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Telemed J E Health. 2014 Jul;20(7):660-3. doi: 10.1089/tmj.2013.0321. Epub 2014 May 5.

Deployment of remote advanced electrocardiography for improved cardiovascular risk assessment in career firefighters.

Author information

1
1 Exercise Physiology Research Laboratory, Departments of Medicine and Physiology, David Geffen School of Medicine, University of California , Los Angeles, Los Angeles, California.

Abstract

INTRODUCTION:

Firefighters perform strenuous muscular work while wearing heavy, encapsulating personal protective equipment in high temperature environments, under chaotic and emotionally stressful conditions. These factors can precipitate sudden cardiac events in firefighters with underlying cardiovascular disease. The purpose of this pilot study was to deploy and explore the feasibility of the resting "advanced" 12-lead electrocardiogram (A-ECG) as a remote firefighter risk assessment tool for improved assessment of cardiac risk.

MATERIALS AND METHODS:

Conventional 12-lead resting electrocardiograms (ECGs) were collected for 5 min by using high-fidelity PC-based ECG hardware and software while subjects (n=21) rested comfortably. Raw data from the ECG system were securely transported via a secure network to a server where they were archived and processed. Authorized personnel performed both conventional ECG and A-ECG analyses from each digital recording, generating A-ECG "scores" in a blinded fashion. A separate cohort of firefighters (n=6) was trained to administer the A-ECG and rated the system's usability and frequency of technical problems.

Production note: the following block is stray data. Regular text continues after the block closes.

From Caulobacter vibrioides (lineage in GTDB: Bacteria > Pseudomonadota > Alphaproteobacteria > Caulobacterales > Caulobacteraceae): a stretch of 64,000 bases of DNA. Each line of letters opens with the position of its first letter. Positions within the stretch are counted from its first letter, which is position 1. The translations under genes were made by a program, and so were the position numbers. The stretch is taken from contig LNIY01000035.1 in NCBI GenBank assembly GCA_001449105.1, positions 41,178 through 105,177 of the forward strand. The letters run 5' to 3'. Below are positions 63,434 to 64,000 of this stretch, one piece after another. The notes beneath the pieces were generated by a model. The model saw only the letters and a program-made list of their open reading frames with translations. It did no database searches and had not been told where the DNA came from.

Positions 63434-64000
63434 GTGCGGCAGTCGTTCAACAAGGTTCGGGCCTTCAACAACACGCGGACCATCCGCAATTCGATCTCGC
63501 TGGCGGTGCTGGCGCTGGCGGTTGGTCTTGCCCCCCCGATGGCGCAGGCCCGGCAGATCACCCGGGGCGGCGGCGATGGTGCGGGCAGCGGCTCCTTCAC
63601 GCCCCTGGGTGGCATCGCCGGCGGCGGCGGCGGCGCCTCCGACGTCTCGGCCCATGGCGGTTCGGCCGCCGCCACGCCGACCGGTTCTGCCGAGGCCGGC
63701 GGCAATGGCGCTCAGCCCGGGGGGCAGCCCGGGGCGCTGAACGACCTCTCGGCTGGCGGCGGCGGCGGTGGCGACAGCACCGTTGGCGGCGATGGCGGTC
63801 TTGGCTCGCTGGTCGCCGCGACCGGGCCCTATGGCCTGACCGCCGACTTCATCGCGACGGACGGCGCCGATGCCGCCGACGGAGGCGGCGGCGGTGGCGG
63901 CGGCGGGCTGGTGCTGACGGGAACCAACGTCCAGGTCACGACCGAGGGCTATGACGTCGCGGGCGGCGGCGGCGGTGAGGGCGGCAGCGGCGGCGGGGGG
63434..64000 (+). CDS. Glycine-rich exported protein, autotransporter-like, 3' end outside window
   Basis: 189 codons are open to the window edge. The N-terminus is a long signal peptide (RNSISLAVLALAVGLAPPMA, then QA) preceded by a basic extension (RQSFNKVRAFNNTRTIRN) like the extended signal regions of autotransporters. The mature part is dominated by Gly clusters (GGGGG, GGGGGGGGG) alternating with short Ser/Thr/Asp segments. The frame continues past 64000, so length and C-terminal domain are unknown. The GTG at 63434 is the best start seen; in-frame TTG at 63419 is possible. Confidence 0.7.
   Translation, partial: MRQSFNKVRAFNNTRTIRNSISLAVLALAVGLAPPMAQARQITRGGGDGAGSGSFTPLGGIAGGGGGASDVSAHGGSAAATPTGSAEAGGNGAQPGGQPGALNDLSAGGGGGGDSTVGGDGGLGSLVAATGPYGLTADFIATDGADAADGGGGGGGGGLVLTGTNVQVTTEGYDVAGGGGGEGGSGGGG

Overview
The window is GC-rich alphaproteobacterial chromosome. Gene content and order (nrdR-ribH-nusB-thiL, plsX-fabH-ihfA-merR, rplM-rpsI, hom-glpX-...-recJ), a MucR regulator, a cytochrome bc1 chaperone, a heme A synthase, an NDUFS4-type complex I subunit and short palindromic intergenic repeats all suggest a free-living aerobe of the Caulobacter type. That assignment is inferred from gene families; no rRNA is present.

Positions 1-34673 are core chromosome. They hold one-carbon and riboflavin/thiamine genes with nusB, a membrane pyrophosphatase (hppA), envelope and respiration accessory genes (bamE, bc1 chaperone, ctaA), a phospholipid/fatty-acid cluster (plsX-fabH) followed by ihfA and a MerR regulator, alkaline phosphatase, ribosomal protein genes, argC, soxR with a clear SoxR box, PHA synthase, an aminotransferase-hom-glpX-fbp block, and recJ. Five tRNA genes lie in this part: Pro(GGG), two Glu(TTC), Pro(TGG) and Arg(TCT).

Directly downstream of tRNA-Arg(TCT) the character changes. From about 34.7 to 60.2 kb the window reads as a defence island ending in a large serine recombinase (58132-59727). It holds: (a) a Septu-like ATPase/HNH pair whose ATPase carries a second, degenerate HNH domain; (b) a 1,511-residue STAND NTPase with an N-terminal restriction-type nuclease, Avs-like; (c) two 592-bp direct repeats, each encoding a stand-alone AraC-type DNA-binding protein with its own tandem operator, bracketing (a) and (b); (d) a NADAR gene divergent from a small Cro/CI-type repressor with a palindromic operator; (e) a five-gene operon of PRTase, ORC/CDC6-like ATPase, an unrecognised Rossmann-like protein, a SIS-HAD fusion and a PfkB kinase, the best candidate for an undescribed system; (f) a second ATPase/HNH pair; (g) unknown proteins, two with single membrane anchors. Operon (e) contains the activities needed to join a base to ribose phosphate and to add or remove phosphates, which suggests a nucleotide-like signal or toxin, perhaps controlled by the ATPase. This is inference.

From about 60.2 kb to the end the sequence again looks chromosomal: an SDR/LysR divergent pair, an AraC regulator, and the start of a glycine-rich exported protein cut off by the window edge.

RESULTS:

Of the 21 uniformed personnel who completed testing, only 1 had a positive A-ECG score for coronary artery disease, which was subsequently confirmed by a cardiologist. All other subjects were classified as healthy by A-ECG. Firefighters trained to administer the A-ECG responded favorably in rating the usability of the system.

CONCLUSIONS:

We have demonstrated that a new technology, A-ECG, can be deployed for remote firefighter risk assessment being performed by firefighters themselves and interpreted centrally. This simple, time- and cost-effective approach can help identify individuals potentially at increased risk for line-of-duty death due to underlying cardiovascular disease.

KEYWORDS:

cardiology/cardiovascular disease; electronic health; home health monitoring; sensor technology

PMID:
24796429
DOI:
10.1089/tmj.2013.0321
[Indexed for MEDLINE]

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